As budget-minded backpackers, we were excited at the prospect of tasty Moroccan food at low-low prices. In reality, we only got that in the touristy areas and at a price. When we ventured out of the tourist areas, we got the low-low prices, but the food was very short of amazing.[the_ad id=”14241″]
Marrakesh had all the amazing Moroccan food we could ever want!
In the tourist mecca of Marrakesh, we found all sorts of gastronomical goodies that made us initially love Moroccan food. Buckets of slimy snails inching around and finding them later that night to swallow them like a ball of snot. Deep-fried gooey eggplant and sardine sandwiches that were out of this world. Couscous that looked like a fresh pile of fluffy snow. Melt-in-your-mouth meat revealed from underneath a smouldering tagine. Topped off with too many teeth-rotting sweet teas to count.
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As I said, though, this all came at a price. In the big city markets, a normal meal will cost you around $7 US for the main course, just like in Europe. With that, our first prospect for Morocco was dashed. No cheap, amazing food.
Our food journey hit a second speed bump.
We left Marrakesh and went to the more rural South hoping we could still find that illusive cheap and good meal. However, all we found could be compared to a child star’s career. The glitz and glamour were quickly gone and we were left with a weird version of something that was previously amazing.
This became especially evident during our time in Tioughza and Tagounite. Those gastronomical goodies we fell in love with in Marrakesh were no more. The eggplant and sardine sandwiches became oil and honey sandwiches. The couscous turned into mushy rice and yoghurt. Worst of all, the melt-in-your-mouth tagine disappeared and became chicken bones and overcooked carrots. All brought together with bucket loads of bread at every meal.
Thus, the reality of our Moroccan food adventure outside of the tourist hubs was somewhat dull and monotonous.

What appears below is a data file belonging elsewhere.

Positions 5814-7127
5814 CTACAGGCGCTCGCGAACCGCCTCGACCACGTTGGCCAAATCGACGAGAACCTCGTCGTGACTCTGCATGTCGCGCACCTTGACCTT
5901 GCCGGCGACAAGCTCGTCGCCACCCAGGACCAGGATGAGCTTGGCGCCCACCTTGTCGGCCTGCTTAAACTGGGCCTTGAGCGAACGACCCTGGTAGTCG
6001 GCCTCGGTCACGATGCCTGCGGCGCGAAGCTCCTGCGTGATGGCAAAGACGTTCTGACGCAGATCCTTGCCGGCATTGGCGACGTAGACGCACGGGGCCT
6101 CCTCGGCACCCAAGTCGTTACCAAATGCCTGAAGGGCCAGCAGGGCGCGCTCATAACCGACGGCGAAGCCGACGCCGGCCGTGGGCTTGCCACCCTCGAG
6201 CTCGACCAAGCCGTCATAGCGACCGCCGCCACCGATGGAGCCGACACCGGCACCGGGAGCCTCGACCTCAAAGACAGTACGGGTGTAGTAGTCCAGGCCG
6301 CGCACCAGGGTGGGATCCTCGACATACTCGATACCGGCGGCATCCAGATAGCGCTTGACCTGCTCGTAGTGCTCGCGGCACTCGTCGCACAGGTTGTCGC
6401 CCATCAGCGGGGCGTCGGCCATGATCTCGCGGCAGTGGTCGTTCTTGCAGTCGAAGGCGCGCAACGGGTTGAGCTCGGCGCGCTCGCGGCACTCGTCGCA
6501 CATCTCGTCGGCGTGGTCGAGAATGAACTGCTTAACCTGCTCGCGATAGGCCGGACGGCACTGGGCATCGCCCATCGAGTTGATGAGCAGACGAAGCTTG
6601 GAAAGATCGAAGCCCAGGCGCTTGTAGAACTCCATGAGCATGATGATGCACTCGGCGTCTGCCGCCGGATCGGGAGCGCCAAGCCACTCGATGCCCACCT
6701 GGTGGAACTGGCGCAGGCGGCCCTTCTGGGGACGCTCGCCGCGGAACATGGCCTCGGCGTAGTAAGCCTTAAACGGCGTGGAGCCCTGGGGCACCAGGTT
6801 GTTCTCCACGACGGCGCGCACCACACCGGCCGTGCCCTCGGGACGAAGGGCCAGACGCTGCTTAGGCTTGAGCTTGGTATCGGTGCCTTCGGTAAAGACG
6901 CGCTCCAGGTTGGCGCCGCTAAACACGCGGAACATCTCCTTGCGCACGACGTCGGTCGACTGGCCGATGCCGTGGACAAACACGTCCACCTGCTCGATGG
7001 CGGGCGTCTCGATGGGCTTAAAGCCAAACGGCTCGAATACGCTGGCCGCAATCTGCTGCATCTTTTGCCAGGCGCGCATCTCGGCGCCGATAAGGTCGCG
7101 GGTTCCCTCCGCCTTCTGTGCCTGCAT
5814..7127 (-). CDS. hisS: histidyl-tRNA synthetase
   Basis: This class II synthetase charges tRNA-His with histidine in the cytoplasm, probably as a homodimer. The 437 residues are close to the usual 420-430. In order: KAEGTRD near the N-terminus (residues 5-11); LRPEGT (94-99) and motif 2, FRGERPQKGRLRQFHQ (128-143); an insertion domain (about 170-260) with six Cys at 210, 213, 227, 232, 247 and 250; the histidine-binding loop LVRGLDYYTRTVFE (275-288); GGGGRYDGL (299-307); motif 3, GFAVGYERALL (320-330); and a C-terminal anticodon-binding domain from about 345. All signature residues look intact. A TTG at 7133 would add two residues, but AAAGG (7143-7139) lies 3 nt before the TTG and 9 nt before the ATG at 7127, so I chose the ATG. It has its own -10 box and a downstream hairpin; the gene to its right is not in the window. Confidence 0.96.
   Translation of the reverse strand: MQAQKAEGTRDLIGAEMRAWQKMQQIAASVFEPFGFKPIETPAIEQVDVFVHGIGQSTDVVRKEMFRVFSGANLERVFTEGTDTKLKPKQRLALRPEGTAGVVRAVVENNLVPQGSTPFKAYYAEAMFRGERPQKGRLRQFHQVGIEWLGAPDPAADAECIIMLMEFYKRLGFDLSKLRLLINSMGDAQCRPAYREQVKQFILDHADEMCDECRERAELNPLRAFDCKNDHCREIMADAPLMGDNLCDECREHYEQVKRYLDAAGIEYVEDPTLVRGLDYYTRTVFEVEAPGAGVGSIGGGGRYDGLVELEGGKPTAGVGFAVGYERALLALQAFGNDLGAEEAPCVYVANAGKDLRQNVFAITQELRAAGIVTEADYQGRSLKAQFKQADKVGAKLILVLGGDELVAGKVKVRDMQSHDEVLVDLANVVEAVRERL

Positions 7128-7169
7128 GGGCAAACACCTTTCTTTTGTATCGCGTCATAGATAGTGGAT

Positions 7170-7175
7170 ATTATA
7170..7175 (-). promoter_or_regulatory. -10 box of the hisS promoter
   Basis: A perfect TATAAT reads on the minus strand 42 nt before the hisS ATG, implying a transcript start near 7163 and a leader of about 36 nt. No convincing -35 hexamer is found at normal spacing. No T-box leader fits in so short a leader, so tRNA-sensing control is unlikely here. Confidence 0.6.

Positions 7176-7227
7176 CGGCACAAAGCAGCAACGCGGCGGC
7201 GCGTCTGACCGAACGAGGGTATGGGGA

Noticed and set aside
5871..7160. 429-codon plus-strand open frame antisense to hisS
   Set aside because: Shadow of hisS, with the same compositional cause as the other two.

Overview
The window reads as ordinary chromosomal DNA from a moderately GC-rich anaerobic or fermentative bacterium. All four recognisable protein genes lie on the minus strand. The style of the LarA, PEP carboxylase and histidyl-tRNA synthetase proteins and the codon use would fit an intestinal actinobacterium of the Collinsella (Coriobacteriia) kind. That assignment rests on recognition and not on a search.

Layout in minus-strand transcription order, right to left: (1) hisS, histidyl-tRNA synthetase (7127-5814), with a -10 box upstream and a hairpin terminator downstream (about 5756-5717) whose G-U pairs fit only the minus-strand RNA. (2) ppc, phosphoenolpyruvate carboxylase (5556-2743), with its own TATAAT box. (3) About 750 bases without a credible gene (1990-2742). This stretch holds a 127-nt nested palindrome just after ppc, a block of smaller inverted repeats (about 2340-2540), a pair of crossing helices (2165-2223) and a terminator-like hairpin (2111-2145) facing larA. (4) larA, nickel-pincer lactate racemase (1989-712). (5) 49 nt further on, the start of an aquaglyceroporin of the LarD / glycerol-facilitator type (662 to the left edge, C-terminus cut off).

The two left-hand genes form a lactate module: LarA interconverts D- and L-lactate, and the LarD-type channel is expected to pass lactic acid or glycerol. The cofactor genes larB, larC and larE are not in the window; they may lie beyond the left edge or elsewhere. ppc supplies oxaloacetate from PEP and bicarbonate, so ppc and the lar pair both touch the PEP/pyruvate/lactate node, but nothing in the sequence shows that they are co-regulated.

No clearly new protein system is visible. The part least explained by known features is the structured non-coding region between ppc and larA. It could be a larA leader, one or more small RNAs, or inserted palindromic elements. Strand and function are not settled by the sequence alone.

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Now you might think to yourself “yeah yeah, but at least the street food is always pretty nice”. That is indeed the case in many lovely places around the globe, but sadly Morocco is just not one of them. Yes, it was cheap, but in our travels, we are used to street food being as good, if not better, as what restaurants dish out.
Where did all the spice go?
Morocco is no exception to other cheap countries where people don’t have much money in rural areas. This low level of income together with the compounding effect of an arid climate just makes cooking tasty, varied food difficult.
We’d heard from a few places that most people get sick of Moroccan food after about a month. After those first few days walking the alleyways of Marrakesh we remembered that and laughed. In the end, the prophecy ended up coming true; after spending one month in Morocco’s rural South we were well over it. As in, I-physically-cannot-eat-one-more-tagine over it.
I’m french and born 70 years ago in FEZ (the best way to write it is Fès, from arabic “fas” meaning pickaxe, a golden one being found by digging the foundations of the city according to the legend)
When I was young I used to run all over the old town with friends, so now, when I go back to Morocco, I can find tiny shops or restaurants with only 2 or 3 tables where you will have delicious gastronomic homemade meals. But this will be in some tiny unknown streets where tourists never go .
About street food, I’ve been in India, Turkey and South America (Argentina, Chile, Uruguay), you have to look where most of locals are standing out of the shop, this is where food is good. another tip is to go eating in local markets.
About fake nice guys, I’m lucky because I can speak a little bit of Arabic, so they don’t bother me. A good thing is learning a few words wherever you’re travelling and knowing how to count to ten and how to say “hundred”.
I’m going to Iran soon and I have to thank you for very helpful tips in your blog.